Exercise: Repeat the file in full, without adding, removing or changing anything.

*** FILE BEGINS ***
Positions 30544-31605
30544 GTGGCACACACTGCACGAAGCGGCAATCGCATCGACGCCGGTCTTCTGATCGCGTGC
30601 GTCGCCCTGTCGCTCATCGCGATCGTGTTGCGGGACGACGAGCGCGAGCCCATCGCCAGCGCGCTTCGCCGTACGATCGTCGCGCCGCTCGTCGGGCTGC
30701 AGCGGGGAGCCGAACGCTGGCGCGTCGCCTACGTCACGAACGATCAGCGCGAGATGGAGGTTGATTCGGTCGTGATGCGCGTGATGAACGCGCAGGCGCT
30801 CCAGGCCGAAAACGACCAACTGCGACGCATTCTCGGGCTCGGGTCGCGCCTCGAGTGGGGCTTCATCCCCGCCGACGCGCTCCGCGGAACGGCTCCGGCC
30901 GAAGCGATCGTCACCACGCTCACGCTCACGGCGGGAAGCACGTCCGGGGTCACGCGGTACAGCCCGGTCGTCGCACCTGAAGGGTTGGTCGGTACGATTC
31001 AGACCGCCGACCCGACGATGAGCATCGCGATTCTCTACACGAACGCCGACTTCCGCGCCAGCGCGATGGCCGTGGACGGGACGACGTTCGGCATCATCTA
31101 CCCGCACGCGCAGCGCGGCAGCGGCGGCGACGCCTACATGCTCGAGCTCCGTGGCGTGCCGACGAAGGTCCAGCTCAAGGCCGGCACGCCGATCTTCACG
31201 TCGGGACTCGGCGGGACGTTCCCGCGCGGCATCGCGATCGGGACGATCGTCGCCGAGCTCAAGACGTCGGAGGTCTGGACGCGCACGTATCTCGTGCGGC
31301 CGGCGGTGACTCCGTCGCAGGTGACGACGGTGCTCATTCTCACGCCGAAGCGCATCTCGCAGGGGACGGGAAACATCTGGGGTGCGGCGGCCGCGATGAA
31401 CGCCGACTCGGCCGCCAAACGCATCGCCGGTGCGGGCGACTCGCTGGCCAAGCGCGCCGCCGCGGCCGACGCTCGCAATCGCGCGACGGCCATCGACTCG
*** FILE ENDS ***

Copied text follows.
Positions 30544-31605
30544 GTGGCACACACTGCACGAAGCGGCAATCGCATCGACGCCGGTCTTCTGATCGCGTGC
30601 GTCGCCCTGTCGCTCATCGCGATCGTGTTGCGGGACGACGAGCGCGAGCCCATCGCCAGCGCGCTTCGCCGTACGATCGTCGCGCCGCTCGTCGGGCTGC
30701 AGCGGGGAGCCGAACGCTGGCGCGTCGCCTACGTCACGAACGATCAGCGCGAGATGGAGGTTGATTCGGTCGTGATGCGCGTGATGAACGCGCAGGCGCT
30801 CCAGGCCGAAAACGACCAACTGCGACGCATTCTCGGGCTCGGGTCGCGCCTCGAGTGGGGCTTCATCCCCGCCGACGCGCTCCGCGGAACGGCTCCGGCC
30901 GAAGCGATCGTCACCACGCTCACGCTCACGGCGGGAAGCACGTCCGGGGTCACGCGGTACAGCCCGGTCGTCGCACCTGAAGGGTTGGTCGGTACGATTC
31001 AGACCGCCGACCCGACGATGAGCATCGCGATTCTCTACACGAACGCCGACTTCCGCGCCAGCGCGATGGCCGTGGACGGGACGACGTTCGGCATCATCTA
31101 CCCGCACGCGCAGCGCGGCAGCGGCGGCGACGCCTACATGCTCGAGCTCCGTGGCGTGCCGACGAAGGTCCAGCTCAAGGCCGGCACGCCGATCTTCACG
31201 TCGGGACTCGGCGGGACGTTCCCGCGCGGCATCGCGATCGGGACGATCGTCGCCGAGCTCAAGACGTCGGAGGTCTGGACGCGCACGTATCTCGTGCGGC
31301 CGGCGGTGACTCCGTCGCAGGTGACGACGGTGCTCATTCTCACGCCGAAGCGCATCTCGCAGGGGACGGGAAACATCTGGGGTGCGGCGGCCGCGATGAA
31401 CGCCGACTCGGCCGCCAAACGCATCGCCGGTGCGGGCGACTCGCTGGCCAAGCGCGCCGCCGCGGCCGACGCTCGCAATCGCGCGACGGCCATCGACTCG